Earlier in the book Gaudeul has spoken of conversions from Islam to Christianity and from Christianity to Islam as being of the same nature. While converts from Islam face severe ostracism and even persecution for changing their faith as Islam expressly forbids it, converts from Christianity to Islam, living in pluralistic societies, can freely do so without fear of social ostracism, or physical violence for apostasy. Besides the case studies by Gaudeul, phenomenal conversion movements in Bangladesh and Post-Revolutionary Iran would have given a more comprehensive overview of the Muslim World. However the case histories provided show that in spite of the difficulties and pressures, the converts and those helping them are seriously wrestling with the issues involved in leading a Muslim to Christ, and establishing them in their new identity and conviction, even though they will never have the same safe passage that converts from Christianity to Islam enjoy in the pluralistic west.
Rt Rev Azad Marshall
A very encouraging read and challenging book. Called from Islam to Christ is a collection of testimonies of Muslims from various countries and backgrounds who have been called to Christ over the last hundred years, some of whom are still alive and living among us. The author's definition of a call is a rather ambiguous one. He states that God calls and guides everyone, but not all perceive his call. He also acknowledges that some feel a definite call to Islam. But the purpose of the book is clearly to show how a real `call' has led some Muslims to leave Islam and embrace Christianity.
Gaudeul relates their stories showing the prime elements which drew them to the Gospel, e.g. the attractiveness of Jesus, the things they observed Christians doing (praying, worshipping, the sacraments), a thirst for truth, a hunger for community, for forgiveness, or a search for God himself. The author wants the reader to appreciate the unique way God calls many of our Muslim friends and that they do respond and come to Him. He briefly addresses the issue that many believe the genuine conversion of Muslims to Christ is not possible. The use of the Scriptures figured prominently in the conversion of many. The struggles of the convert for acceptance into the Christian community are brought to our attention as well as the persecution they might suffer from those who oppose their faith. Some of the testimonies are of martyrs.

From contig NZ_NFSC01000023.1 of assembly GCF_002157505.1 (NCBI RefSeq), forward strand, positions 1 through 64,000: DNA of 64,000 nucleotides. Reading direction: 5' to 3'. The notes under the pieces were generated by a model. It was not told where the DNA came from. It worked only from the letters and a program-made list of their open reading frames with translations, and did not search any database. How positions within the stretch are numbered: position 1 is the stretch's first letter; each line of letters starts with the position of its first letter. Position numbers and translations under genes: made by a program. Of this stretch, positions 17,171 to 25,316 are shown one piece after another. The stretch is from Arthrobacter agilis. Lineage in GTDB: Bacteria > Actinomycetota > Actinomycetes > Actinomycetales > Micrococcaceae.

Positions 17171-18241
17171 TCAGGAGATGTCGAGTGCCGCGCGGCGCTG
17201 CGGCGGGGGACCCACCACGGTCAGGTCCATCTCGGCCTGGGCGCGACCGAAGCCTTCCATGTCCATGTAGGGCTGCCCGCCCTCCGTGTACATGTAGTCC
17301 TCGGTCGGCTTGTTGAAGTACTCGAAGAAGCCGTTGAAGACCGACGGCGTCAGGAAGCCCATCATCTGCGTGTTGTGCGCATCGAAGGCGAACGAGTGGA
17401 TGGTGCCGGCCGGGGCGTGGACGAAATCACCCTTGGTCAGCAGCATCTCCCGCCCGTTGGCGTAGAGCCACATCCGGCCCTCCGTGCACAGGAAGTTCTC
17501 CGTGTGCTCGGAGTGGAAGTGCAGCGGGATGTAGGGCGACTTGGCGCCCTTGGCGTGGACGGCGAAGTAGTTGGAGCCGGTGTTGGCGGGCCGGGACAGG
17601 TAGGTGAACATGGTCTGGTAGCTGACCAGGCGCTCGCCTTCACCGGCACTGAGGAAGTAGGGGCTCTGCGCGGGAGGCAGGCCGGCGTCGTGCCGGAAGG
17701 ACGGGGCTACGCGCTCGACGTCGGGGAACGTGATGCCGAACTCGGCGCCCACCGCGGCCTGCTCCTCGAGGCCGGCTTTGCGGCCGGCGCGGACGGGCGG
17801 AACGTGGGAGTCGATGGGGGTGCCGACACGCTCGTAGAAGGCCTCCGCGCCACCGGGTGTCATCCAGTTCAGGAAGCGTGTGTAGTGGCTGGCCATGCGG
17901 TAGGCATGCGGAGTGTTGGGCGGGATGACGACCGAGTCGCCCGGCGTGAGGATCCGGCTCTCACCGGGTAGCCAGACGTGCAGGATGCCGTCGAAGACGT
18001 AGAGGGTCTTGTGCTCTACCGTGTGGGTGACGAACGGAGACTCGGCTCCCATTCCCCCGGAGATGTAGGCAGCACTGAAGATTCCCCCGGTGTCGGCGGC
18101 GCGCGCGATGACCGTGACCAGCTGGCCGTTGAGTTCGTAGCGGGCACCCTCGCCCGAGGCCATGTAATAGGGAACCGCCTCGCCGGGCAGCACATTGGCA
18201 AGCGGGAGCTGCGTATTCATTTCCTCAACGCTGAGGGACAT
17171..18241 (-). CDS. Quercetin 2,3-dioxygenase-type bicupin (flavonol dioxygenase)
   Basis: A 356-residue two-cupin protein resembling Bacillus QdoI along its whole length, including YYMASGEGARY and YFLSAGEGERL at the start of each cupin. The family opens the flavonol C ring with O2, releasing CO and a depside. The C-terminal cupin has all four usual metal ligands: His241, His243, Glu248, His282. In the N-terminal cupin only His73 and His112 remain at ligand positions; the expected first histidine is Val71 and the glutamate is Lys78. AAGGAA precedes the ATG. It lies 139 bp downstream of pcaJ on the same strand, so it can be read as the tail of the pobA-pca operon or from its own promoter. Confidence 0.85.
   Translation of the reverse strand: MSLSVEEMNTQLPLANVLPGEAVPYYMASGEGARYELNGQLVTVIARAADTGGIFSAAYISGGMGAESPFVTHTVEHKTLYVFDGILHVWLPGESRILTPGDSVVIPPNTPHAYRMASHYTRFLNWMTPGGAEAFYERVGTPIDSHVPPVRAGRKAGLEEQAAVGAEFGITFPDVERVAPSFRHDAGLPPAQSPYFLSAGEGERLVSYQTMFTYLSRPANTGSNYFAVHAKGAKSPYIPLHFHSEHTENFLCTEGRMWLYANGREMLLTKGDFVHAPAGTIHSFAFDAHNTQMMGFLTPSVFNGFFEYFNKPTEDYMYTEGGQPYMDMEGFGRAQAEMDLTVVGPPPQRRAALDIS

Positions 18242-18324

J.P. Gaudeul is a White Father who has worked in Africa but presently teaches in Paris. Do not be put off by the author's Catholic faith. He writes openly and clearly about faith in Christ and mentions problems of the Catholic Church in relation to Islam. He admits that the church does not always present Christ as they should, even giving at times a wrong impression about the truth. Yet in spite of the problems and even at times a lack of witness, people have been attracted to come and ask about Christ at Catholic Churches as well as other churches. I am not sure any protestant writer would have been more open and honest than he is.
The bibliography is amazingly inclusive: 87 books and articles about converts are listed and 78 on the topic of conversion. The book summarizes many stories which previously only appeared in the French language. It will encourage you in praying and witnessing to Muslim friends. You will become more sensitive about how your daily actions and words can be far more effective than you may have previously considered and make you more mindful of how you are being seen by your Muslim neighbours. I personally found it a good and valuable read.
Dr Elsie Maxwell